The Tigers hoped they were picking up two key pieces for their pitching staff when they acquired Doug Fister and David Pauley from the Mariners last summer, but while Fister exceeded even their highest expectations, Pauley was a dud, and the reliever earned his release from the team on Monday.
Pauley, who had a 2.15 ERA and a 0.99 WHIP in 54 1/3 innings before the trade, went 0-2 with a 5.95 ERA for Detroit. The Tigers made the choice to move on after he gave up four runs in two-thirds of an inning in his third appearance of the spring.
One wonders if the Mariners might make a move to reacquire Pauley now. The 28-year-old has always been viewed as a fringe pitcher because of his below average fastball, but he allowed just two runs and 13 hits in 27 innings at Safeco Field last season. The big ballparks certainly suit his game, so he might also be of some interest to the Padres, A’s or Rays.
With Pauley out of the mix, the Tigers will have a job up for grabs in their pen. Jose Valverde, Joaquin Benoit, Phil Coke, Octavio Dotel, Daniel Schlereth and Collin Balester are set for six spots. If they stick with their internal options, the vacancy could go Brayan Villarreal or Duane Below.
As first reported by FOX Sports’ Ken Rosenthal, the Rockies have decided to bring back manager Walt Weiss for the 2016 season — the final year of a three-year deal he signed after his debut season in 2013.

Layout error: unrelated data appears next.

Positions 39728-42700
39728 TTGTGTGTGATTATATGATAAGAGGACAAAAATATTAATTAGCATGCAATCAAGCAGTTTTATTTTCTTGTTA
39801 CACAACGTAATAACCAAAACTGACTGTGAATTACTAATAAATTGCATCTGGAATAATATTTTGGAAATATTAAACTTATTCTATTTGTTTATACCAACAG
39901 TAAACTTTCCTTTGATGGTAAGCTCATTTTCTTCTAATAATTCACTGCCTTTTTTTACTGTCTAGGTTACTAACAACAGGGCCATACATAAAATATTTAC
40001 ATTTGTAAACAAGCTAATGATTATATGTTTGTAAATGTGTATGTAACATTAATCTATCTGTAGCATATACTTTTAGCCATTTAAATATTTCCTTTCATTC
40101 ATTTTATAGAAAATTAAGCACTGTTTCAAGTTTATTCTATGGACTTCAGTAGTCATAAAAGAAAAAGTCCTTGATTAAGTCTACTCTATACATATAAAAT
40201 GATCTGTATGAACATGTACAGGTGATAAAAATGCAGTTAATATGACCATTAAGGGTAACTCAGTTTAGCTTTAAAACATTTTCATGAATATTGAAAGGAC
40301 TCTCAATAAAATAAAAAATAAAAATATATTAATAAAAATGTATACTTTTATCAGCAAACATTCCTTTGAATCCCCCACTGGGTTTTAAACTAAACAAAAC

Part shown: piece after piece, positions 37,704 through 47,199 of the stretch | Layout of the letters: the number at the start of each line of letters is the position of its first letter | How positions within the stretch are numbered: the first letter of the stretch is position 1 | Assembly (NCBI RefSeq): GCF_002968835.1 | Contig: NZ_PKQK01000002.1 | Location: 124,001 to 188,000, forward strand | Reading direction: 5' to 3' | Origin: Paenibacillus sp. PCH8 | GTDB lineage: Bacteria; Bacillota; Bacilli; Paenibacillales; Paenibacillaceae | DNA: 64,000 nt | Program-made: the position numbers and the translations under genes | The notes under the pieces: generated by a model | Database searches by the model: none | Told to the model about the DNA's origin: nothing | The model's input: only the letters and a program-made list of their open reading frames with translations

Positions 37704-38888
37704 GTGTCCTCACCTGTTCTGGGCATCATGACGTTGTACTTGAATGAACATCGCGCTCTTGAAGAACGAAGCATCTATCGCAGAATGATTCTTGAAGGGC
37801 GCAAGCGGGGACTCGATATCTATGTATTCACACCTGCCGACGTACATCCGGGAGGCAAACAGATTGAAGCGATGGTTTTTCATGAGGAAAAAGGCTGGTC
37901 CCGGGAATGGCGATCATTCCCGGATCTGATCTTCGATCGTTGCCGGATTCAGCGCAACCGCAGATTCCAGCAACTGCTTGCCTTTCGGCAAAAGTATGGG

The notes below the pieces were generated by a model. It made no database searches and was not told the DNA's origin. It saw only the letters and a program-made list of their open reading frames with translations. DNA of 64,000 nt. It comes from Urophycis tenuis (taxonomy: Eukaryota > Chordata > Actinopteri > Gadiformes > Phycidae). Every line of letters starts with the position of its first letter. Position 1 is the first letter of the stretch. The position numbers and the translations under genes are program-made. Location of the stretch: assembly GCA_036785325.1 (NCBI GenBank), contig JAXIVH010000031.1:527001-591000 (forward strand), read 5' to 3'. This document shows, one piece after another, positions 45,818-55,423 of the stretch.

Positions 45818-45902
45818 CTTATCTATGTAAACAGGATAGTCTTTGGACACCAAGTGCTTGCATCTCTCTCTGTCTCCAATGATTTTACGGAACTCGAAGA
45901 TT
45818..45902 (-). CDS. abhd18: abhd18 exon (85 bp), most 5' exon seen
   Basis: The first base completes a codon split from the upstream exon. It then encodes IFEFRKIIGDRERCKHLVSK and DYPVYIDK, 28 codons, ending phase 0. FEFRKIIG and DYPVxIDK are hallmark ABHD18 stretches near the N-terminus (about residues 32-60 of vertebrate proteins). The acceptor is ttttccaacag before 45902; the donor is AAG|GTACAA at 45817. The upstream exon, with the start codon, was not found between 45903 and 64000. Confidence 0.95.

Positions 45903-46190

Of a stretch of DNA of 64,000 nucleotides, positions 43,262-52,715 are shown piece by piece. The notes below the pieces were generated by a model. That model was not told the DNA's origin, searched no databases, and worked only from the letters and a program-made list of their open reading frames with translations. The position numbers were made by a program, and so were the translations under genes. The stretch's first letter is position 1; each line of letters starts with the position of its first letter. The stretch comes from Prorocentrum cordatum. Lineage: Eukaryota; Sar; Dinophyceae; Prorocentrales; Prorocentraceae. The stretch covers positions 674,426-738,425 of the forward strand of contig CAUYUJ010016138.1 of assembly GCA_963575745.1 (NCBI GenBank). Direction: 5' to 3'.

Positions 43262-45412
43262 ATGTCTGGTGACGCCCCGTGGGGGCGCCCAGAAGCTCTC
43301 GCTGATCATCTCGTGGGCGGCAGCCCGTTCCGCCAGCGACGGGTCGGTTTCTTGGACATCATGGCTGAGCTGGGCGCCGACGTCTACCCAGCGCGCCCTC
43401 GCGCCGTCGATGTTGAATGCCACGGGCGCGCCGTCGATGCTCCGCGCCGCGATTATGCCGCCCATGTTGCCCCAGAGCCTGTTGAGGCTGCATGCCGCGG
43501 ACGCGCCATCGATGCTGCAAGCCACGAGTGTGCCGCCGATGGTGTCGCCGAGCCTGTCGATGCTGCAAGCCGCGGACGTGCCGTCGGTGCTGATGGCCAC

Weiss carries a rough 208-278 managerial record through his first three years at the helm for Colorado, but it’s not like the rosters he’s been managing have been built to win.
The biggest need for the Rockies this winter is pitching — both starters and relievers — and general manager Jeff Bridich is also being retained for the 2016 season to try to find some.
Colorado’s starters and relievers combined for a 5.04 ERA in 2015, worst in MLB.
Colorado’s offense produced 737 runs, ranking fifth in the major leagues.
Houston got on the board first in Tuesday night’s American League Wild Card Game at Yankee Stadium when Colby Rasmus led off the top of the second inning with a solo home run to deep right field against Masahiro Tanaka.
It was the first career postseason homer for Rasmus, whose only other postseason experience came in 2009 with St. Louis. He slugged 25 home runs during the 2015 regular season and will be looking to cash in as a free agent whenever the Astros’ postseason runs come to an end. A big October (and perhaps early November) would obviously help that.
Tanaka retired the next two batters after the Rasmus bomb, but he gave up a single and two walks to load the bases before eventually inducing an inning-ending fielder’s choice groundout from Jose Altuve. Tanaka’s shakiness extended into the third and fourth innings, with Carlos Gomez adding a solo shot to left field in the top of the fourth.
Houston leads 2-0 heading into the bottom of the fifth. Astros starter Dallas Keuchel has looked sharp on three days of rest, tallying five strikeouts through four scoreless frames.